Gathering positive feedback can be conducive to keeping morale up during trying times. Firms can share kind comments and words of encouragement with team members to reinforce that the work they’re doing is important and that they’re making an impact. Keeping spirits high is important when it comes to recovering from a potentially traumatic crisis situation.
Negative feedback provides your organization valuable information on where it may need to focus attention currently or to adapt for future crisis events. Sometimes negative comments arise from errors in communication, and sometimes they arise from issues with your actions. An external service provider will use negative comments to help draft responses and, in extreme cases, offer guidance on changing organizational behavior to satisfy the public.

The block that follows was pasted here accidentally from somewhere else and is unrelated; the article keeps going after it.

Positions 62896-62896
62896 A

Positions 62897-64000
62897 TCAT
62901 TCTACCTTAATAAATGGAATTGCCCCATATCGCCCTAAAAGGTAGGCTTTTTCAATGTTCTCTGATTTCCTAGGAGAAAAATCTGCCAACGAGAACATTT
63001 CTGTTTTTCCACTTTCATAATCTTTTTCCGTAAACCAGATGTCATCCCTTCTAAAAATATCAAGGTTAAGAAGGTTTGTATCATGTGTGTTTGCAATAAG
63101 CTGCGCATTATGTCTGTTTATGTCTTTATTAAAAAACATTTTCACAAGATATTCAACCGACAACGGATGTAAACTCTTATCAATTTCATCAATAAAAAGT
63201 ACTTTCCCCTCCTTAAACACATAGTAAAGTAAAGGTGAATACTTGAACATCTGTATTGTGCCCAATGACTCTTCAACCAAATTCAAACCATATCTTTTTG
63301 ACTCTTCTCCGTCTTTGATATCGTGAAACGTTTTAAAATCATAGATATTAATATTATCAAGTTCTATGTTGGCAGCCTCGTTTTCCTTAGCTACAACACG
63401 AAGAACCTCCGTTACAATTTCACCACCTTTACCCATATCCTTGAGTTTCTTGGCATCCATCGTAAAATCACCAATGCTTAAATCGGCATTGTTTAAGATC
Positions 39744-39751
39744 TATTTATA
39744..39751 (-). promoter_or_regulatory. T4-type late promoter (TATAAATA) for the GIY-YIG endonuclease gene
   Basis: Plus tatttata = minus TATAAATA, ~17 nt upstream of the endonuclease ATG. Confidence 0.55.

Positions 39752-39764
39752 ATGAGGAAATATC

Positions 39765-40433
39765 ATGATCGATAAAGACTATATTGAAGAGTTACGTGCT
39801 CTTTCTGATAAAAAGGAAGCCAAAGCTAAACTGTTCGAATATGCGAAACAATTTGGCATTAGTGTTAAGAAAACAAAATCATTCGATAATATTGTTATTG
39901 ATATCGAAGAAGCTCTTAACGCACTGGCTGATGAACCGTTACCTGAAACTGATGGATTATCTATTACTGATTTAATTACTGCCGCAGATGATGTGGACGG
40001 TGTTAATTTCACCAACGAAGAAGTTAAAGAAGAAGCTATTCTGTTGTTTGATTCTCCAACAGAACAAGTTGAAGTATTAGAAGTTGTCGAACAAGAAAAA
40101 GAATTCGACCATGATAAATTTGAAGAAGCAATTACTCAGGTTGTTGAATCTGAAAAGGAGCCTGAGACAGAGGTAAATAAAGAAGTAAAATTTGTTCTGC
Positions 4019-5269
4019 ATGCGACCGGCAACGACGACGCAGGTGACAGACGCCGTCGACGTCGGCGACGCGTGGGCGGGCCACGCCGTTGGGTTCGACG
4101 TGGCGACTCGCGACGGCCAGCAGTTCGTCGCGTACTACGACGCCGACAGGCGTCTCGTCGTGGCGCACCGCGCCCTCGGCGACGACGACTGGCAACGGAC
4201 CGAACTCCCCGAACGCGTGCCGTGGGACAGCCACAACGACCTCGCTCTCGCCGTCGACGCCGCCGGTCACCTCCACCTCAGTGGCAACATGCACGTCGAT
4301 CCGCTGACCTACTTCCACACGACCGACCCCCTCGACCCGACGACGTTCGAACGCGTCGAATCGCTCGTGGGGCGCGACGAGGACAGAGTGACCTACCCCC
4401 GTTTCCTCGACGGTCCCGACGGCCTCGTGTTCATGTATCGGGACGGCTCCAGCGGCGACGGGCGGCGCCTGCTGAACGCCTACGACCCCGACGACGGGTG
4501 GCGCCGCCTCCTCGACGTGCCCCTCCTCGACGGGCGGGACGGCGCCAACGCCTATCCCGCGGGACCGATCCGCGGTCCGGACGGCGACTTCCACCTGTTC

Consider retaining your external crisis communication team to help with the recovery phase as well. Compiling all social media feedback received during an event will provide an understanding of what your event team or organization is doing well and what work still needs to be done to win back public trust.
Social media has created a culture of information that is virtually instant, but difficult to verify. When a crisis strikes at your event, false reports and misinformation threaten to damage your brand, your client, the venue and public safety. Being savvy about social media will save reputations—yours and your client’s — and prepare the organization for effective communication and response tracking before disaster strikes. C&IT